2. Using a text editor, create the file, X509CA/openssl.cfg, and add the following contents to this file:

    Example A.1. OpenSSL Configuration

    #
    # SSLeay example configuration file.
    # This is mostly being used for generation of certificate requests.
    #
    
    RANDFILE            = ./.rnd
    
    ####################################################################
    [ req ]
    default_bits        = 2048
    default_keyfile     = keySS.pem
    distinguished_name  = req_distinguished_name
    encrypt_rsa_key     = yes
    default_md          = sha1
    
    [ req_distinguished_name ]
    countryName         = Country Name (2 letter code)
    
    organizationName    = Organization Name (eg, company)
    
    commonName          = Common Name (eg, YOUR name)
    
    ####################################################################
    [ ca ]
    default_ca         = CA_default        # The default ca section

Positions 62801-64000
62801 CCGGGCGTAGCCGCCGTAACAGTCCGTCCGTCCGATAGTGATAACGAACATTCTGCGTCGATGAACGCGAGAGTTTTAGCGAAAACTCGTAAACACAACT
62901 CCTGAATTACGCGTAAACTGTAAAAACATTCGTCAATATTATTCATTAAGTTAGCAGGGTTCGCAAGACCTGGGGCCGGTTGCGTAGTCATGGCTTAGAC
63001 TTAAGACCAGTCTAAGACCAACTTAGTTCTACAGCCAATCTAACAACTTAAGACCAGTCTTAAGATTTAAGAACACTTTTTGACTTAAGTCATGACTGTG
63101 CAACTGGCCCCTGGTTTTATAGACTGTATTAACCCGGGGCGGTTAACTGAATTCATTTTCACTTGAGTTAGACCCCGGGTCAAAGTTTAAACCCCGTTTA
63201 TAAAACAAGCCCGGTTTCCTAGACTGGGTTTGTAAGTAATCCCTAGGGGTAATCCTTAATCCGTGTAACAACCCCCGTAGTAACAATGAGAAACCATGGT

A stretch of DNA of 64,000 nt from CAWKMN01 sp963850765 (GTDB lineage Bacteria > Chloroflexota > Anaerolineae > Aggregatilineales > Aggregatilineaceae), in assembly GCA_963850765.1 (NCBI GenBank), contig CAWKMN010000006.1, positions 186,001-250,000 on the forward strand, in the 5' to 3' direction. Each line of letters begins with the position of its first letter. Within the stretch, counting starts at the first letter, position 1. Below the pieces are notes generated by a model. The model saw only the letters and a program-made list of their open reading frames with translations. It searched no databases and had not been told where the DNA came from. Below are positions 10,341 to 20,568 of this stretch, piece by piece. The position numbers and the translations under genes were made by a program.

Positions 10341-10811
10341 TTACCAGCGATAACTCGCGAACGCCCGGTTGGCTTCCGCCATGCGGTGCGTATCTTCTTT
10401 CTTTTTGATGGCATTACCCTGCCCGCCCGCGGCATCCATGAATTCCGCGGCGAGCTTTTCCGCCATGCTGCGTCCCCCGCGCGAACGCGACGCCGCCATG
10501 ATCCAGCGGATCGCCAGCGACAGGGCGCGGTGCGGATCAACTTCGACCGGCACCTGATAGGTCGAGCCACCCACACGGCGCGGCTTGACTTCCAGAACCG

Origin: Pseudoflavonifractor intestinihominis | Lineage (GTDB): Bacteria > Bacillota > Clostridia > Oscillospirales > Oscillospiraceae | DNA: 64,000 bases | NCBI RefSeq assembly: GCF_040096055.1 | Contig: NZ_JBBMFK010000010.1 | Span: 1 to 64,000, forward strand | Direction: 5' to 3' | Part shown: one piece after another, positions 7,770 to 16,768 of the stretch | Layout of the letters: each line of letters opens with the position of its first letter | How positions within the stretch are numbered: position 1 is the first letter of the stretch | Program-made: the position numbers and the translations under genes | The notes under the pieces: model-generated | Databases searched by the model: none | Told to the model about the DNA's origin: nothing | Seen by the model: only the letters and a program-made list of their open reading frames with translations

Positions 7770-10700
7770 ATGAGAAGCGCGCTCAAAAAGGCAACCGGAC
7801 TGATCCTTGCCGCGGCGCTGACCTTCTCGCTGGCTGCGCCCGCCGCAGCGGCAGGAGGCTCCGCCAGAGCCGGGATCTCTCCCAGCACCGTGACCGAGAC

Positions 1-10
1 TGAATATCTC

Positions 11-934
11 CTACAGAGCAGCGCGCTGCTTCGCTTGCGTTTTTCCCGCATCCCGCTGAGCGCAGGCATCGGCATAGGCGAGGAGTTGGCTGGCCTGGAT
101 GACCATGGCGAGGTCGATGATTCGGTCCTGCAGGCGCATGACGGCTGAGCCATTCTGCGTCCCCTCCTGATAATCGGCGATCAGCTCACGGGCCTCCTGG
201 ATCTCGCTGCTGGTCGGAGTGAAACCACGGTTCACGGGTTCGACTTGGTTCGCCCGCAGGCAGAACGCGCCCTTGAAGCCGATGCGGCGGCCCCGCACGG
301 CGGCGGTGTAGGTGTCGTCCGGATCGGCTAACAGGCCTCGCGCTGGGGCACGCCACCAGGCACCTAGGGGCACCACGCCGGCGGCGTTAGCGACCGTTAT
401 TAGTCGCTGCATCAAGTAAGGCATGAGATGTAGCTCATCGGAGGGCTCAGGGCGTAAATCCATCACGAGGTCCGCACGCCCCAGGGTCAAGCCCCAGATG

####################################################################
    [ CA_default ]
    
    dir                = ./demoCA              # Where everything is kept
    certs              = $dir/certs            # Where the issued certs are kept
    crl_dir            = $dir/crl              # Where the issued crl are kept
    database           = $dir/index.txt        # database index file.
    #unique_subject    = no                    # Set to 'no' to allow creation of
                                               # several certificates with same subject.
    new_certs_dir      = $dir/newcerts         # default place for new certs.
    
    certificate        = $dir/cacert.pem       # The CA certificate
    serial             = $dir/serial           # The current serial number
    crl                = $dir/crl.pem          # The current CRL
    private_key        = $dir/private/cakey.pem# The private key